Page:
“Argentina 1985” is a good film streaming on Amazon Prime. It is about the trial of the dictators who ran Argentina’s Dirty War. If you can get over the fact that it’s dubbed (pretty well) and you like courtroom dramas, you’ll like this one. There’s a lot to be learned, but great questions still need to be answered:
- How does fascism come about?
2. How does fascism end, as it clearly can and does
Writers across the world, including me, are warning that fascism is approaching. Even the President of the United States recently joined in the same caution. Such scholarly articles as can be seen at https://pdfs.semanticscholar.org/d9c0/3a042dd7f1bf8ffbd0096c2eed88a0403600.pdf warn us that fascism is approaching on a world-wide basis.
Scholars almost always study the fascism of Italy and Germany that ended in ruins during World War II. That is one way that fascism might end, but not the only way. I’ve seen very little reference to fascist governments since WWII. Undoubtedly, fascism in Germany and Italy owed much to the support of Western Imperialism. In that respect, they are similar to the fascist governments that arose in Spain, Indonesia, Chile, Argentina, Brazil, South Africa and other countries. But those latter nations survived fascism and returned to limited democracy. Why don’t we study them?
I am curious about those latter countries’ experience with fascism because they apparently survived it and returned to the kind of limited capitalist democracy that they had before and, for that matter, is similar to what the United States has had since its inception: limited capitalist democracy. Working people are “free” to vote and to do a good many other things, but not to control the economy nor foreign policy.
And yet we continue to talk about fascism as a one-way street to destruction, as it was in the classic examples of Italy and Germany. Why don’t we know anything about fascism as a transitory form of government as it clearly was in, for example, Chile?
My Best Solution to the Riddle
Fascism In Germany and Italy were created and then destroyed by western imperialism. Their driving force was to overcome the progressive forces, primarily the communists who had been inspired by the Soviet revolution of 1917. Similarly, western imperialism is responsible for initiating fascism in Chile and other countries that, later on, returned to one form or another of limited capitalist democracy.
Fascist Rule is a Conscious Choice
Like almost all riddles concerning social progress, this one can only be solved with class analysis. None of the fascist governments came about by revolutions. That is, there was never a change in the class that ruled. Fascism is just one form of capitalist class rule. In fact, fascism cannot come about without the ruling capitalist class consciously choosing it. That’s the answer to the first question: a necessary requirement for fascism is that the capitalists must choose it as their form of government.
Mussolini defined fascism as “corporatism.” Hitler could never have come to power without the backing of the ruling class of capitalists.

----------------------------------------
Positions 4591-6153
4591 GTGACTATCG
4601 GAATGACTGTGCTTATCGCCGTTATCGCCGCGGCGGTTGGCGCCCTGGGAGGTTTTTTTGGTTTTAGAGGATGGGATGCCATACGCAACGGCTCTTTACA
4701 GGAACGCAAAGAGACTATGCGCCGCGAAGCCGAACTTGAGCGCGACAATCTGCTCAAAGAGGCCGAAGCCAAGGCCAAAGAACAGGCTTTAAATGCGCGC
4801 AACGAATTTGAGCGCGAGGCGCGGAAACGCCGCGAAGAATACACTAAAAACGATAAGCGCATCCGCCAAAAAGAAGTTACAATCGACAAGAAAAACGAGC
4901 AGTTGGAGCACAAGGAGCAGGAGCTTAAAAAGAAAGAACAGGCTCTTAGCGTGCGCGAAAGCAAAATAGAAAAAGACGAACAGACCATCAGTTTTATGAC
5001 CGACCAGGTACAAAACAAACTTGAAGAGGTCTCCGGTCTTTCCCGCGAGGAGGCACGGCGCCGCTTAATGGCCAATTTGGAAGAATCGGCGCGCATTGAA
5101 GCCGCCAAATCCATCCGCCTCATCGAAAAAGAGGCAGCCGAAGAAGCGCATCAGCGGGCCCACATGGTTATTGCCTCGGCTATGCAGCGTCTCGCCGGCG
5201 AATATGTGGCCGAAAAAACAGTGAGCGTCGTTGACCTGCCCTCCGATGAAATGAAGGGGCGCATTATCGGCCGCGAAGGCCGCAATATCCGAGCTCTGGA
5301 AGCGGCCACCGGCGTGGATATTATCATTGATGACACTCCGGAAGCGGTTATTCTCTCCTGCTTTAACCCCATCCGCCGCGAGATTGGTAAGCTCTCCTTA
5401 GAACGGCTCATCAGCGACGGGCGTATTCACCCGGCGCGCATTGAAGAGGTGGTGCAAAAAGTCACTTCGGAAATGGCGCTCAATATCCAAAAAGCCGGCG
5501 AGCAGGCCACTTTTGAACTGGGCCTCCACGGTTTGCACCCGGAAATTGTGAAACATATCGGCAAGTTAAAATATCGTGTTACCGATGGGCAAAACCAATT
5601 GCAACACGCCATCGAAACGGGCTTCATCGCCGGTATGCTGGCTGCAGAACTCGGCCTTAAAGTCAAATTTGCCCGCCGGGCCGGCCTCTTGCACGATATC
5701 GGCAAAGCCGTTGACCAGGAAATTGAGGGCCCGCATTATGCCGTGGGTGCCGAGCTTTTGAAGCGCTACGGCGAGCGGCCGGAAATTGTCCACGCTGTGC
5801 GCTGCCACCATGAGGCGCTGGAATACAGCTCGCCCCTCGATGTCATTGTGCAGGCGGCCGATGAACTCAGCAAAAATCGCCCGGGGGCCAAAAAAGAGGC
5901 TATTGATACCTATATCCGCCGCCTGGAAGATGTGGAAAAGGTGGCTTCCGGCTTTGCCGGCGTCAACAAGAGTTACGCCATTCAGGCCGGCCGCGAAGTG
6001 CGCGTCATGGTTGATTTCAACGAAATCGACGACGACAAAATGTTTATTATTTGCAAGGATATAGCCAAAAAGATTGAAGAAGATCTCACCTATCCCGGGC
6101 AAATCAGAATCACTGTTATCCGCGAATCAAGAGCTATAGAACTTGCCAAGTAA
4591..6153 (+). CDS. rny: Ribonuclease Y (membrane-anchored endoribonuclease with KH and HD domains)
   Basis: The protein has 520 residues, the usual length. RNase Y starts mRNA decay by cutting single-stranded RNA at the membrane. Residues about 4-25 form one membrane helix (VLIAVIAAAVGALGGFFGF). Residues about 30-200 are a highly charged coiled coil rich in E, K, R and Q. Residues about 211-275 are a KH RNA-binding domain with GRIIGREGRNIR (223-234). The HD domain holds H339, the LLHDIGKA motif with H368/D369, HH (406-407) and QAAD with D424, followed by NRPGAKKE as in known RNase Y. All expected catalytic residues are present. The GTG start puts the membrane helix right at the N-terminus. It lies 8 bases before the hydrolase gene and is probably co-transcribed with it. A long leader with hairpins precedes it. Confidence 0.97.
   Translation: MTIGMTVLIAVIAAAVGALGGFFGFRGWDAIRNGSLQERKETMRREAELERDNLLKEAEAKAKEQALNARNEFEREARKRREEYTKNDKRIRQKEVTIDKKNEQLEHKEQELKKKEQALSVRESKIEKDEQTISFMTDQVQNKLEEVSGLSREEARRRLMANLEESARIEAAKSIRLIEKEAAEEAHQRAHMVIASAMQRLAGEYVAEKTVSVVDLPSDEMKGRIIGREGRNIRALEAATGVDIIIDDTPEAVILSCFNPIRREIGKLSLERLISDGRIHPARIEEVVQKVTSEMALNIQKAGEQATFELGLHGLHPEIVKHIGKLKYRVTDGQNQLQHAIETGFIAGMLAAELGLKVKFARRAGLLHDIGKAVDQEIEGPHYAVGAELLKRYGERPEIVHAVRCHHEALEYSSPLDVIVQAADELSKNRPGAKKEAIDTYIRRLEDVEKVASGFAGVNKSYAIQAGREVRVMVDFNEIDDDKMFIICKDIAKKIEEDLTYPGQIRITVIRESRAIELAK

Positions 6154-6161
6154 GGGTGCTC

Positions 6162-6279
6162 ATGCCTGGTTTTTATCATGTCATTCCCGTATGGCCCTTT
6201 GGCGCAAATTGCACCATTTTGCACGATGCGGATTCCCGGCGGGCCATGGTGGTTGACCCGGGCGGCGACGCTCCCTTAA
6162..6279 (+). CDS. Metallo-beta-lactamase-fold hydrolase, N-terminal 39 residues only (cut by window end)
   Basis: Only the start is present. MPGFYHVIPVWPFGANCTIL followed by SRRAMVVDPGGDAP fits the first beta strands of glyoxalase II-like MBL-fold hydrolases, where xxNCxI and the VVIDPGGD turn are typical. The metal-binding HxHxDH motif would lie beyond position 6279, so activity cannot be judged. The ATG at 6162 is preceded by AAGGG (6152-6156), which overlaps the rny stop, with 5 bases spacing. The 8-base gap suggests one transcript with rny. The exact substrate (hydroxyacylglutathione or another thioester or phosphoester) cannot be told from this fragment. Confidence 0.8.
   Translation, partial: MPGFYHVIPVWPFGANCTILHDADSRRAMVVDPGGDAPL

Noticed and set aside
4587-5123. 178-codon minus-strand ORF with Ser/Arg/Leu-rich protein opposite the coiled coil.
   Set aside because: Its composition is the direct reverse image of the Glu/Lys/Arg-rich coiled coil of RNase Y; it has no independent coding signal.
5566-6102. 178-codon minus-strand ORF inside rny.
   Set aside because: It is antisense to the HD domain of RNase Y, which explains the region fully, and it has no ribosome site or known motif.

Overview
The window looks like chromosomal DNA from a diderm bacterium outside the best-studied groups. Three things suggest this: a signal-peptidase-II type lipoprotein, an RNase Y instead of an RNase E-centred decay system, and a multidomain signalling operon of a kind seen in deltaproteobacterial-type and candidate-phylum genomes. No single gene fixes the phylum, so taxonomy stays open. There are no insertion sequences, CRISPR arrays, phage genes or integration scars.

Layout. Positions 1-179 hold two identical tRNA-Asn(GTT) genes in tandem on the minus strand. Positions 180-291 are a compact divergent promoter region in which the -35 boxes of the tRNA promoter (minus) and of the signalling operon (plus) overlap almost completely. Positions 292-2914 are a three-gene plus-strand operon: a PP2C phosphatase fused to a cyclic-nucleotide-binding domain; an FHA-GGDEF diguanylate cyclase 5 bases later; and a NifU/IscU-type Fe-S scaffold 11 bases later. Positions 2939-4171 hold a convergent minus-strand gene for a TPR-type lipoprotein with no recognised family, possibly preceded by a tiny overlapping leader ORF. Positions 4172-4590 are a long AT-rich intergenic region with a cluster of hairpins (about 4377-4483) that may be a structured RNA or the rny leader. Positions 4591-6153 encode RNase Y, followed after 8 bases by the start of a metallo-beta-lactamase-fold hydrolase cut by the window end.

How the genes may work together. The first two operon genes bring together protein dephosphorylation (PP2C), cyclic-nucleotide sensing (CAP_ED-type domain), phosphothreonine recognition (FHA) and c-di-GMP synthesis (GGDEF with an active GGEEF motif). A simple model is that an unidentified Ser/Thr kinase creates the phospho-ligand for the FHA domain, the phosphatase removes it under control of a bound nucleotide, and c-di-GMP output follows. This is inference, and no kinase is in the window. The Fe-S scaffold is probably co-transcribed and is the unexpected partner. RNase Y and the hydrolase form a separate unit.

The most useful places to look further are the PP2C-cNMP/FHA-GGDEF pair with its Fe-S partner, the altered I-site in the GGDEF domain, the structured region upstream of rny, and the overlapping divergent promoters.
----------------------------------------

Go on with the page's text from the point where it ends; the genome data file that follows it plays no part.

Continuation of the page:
Ending Fascist Rule is Also a Conscious Choice
If a ruling capitalist class can consciously choose to rule with fascism, they can also consciously decide to discontinue it. And that is what happened in Spain, Indonesia, Chile, Argentina, Brazil and the other countries in this discussion. That’s the answer to the second question: fascism ended the same way it began — as a conscious decision of the capitalist class. Why, one might legitimately ask, would they opt for fascism in the first place? The answer is the same as in Germany and Italy: they chose fascism to avoid the extension of democracy under socialism. When democracy threatens to exceed its limits, the ruling class reacts.
Why, then, would they choose, once the immediate democratic threat is lessened, to discontinue fascist rule? Because authoritarian regimes make for inefficient economies. Limited democracy and capitalism worked together to build the most powerful economies that the world had ever known. That’s why they easily conquered all previous forms of government and came to rule the world. Authoritarian governments, where the population is basically forced to work for the state, may be able to build powerful war economies, but only temporarily. To the extent that workers are not enslaved, but “free labor,” or at least if workers believe themselves to be “free,” economies thrive.
Here, I set out only to answer the question “Why have some nations survived fascism?” I did not set out to discuss the implosion of the Soviet Union. But one might ask if the Soviet Union might have lived up to its potential if it had not been forced by imperialist war threats to adopt an authoritarian stance over its government and, more unfortunately, its economy.
And consider China today. China seems to be balancing a market economy with a socialist government. The economic results, so far, are better than any previous socialist revolution has been able to achieve. One might even argue that the Chinese approach of socialist rule with limited economic democracy is proving itself superior to limited capitalist democracy.
But understanding the USSR and China are far beyond my ambitions. I simply want to make these two critical points: 1) Fascism is a form of rule that is sometimes chosen by capitalists and 2) Nations have survived fascism, once the threat of “excessive” democracy is past.